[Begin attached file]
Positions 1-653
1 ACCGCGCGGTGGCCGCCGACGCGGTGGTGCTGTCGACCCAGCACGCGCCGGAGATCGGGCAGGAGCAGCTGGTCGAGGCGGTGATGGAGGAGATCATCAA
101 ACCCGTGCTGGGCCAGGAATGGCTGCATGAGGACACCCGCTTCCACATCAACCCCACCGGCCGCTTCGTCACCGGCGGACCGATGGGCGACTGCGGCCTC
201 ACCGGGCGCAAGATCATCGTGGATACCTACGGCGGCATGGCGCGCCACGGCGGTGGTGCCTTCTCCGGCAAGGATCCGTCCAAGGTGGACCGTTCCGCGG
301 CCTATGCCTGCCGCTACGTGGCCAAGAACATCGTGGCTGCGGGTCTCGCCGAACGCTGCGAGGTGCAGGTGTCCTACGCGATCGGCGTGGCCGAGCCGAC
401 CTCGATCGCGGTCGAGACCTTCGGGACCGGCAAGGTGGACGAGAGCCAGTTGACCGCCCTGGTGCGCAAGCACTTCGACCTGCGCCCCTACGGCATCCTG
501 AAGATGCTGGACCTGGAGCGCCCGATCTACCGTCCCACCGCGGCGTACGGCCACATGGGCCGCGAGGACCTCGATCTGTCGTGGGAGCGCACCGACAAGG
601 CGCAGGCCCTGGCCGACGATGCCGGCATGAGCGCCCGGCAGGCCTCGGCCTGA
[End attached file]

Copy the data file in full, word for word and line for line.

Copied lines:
Positions 1-653
1 ACCGCGCGGTGGCCGCCGACGCGGTGGTGCTGTCGACCCAGCACGCGCCGGAGATCGGGCAGGAGCAGCTGGTCGAGGCGGTGATGGAGGAGATCATCAA
101 ACCCGTGCTGGGCCAGGAATGGCTGCATGAGGACACCCGCTTCCACATCAACCCCACCGGCCGCTTCGTCACCGGCGGACCGATGGGCGACTGCGGCCTC
201 ACCGGGCGCAAGATCATCGTGGATACCTACGGCGGCATGGCGCGCCACGGCGGTGGTGCCTTCTCCGGCAAGGATCCGTCCAAGGTGGACCGTTCCGCGG
301 CCTATGCCTGCCGCTACGTGGCCAAGAACATCGTGGCTGCGGGTCTCGCCGAACGCTGCGAGGTGCAGGTGTCCTACGCGATCGGCGTGGCCGAGCCGAC
401 CTCGATCGCGGTCGAGACCTTCGGGACCGGCAAGGTGGACGAGAGCCAGTTGACCGCCCTGGTGCGCAAGCACTTCGACCTGCGCCCCTACGGCATCCTG
501 AAGATGCTGGACCTGGAGCGCCCGATCTACCGTCCCACCGCGGCGTACGGCCACATGGGCCGCGAGGACCTCGATCTGTCGTGGGAGCGCACCGACAAGG
601 CGCAGGCCCTGGCCGACGATGCCGGCATGAGCGCCCGGCAGGCCTCGGCCTGA